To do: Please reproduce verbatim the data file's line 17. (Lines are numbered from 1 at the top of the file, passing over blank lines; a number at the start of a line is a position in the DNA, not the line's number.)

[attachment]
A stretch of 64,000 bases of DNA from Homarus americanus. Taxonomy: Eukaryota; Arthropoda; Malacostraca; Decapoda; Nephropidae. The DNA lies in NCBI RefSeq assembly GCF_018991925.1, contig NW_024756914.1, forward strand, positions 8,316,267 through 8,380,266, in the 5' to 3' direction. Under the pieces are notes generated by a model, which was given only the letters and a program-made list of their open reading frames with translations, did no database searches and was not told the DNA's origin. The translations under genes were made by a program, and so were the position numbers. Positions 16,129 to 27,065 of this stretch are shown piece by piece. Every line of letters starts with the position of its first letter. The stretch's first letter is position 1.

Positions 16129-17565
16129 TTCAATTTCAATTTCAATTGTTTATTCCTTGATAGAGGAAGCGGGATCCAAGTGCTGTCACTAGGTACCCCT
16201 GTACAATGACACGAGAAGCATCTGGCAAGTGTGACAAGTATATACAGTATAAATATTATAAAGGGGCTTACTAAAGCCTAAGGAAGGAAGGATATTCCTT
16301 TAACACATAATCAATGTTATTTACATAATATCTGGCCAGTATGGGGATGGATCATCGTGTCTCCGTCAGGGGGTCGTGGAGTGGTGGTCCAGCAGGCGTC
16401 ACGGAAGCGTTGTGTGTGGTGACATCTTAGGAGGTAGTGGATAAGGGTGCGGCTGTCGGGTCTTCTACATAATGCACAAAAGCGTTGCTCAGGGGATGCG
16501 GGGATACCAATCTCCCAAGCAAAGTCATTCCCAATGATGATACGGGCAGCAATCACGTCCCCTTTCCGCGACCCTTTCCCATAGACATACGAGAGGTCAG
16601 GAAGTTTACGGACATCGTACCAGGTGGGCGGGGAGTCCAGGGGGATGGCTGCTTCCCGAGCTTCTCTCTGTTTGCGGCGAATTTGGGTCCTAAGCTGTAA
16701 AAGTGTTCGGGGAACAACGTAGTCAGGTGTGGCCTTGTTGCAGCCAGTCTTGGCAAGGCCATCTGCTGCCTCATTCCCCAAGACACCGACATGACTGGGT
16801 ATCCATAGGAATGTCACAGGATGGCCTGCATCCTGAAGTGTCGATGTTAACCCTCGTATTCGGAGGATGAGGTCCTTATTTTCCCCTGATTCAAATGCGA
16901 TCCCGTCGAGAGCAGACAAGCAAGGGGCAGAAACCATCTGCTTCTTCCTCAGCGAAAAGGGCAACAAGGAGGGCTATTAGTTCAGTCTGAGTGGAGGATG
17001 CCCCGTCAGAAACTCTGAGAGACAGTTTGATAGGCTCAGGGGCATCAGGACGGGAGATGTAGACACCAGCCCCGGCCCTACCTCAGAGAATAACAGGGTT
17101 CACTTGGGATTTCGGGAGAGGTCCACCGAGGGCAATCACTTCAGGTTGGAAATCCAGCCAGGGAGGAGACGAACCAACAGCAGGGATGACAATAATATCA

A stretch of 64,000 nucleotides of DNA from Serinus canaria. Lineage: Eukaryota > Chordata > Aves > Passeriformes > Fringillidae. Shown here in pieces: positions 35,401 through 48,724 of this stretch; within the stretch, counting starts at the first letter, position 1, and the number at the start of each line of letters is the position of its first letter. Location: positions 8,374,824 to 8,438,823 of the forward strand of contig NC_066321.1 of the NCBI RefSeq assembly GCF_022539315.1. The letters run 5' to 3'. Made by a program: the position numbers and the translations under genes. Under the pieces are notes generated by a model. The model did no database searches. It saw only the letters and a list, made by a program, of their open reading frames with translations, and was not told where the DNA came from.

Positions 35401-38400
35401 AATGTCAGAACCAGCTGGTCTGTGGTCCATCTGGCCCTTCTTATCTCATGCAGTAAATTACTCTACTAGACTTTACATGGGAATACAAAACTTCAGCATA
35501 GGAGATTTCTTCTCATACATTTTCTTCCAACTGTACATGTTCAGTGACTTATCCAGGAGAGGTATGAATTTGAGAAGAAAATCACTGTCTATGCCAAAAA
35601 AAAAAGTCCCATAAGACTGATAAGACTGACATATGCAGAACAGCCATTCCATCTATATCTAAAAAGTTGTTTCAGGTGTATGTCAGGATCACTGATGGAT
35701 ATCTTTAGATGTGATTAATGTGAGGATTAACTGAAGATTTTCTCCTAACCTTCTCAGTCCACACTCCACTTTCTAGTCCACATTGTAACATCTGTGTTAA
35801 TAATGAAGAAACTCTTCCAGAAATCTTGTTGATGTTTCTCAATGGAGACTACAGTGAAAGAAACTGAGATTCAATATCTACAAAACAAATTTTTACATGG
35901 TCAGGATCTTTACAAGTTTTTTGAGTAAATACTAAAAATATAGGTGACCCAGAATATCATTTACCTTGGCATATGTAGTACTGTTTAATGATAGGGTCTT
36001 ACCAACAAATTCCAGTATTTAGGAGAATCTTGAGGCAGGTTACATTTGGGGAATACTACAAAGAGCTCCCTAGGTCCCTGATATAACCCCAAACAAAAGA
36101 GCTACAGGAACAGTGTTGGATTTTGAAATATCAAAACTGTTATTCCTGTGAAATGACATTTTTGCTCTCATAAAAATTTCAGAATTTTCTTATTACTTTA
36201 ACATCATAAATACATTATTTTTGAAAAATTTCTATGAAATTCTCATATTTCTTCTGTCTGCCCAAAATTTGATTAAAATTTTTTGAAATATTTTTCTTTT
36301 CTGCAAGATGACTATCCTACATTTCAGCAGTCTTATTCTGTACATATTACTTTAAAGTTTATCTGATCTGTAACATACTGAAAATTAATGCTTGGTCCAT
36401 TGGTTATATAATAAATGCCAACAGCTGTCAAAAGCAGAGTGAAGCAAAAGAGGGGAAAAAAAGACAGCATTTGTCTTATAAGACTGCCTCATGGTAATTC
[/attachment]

35501 GGAGATTTCTTCTCATACATTTTCTTCCAACTGTACATGTTCAGTGACTTATCCAGGAGAGGTATGAATTTGAGAAGAAAATCACTGTCTATGCCAAAAA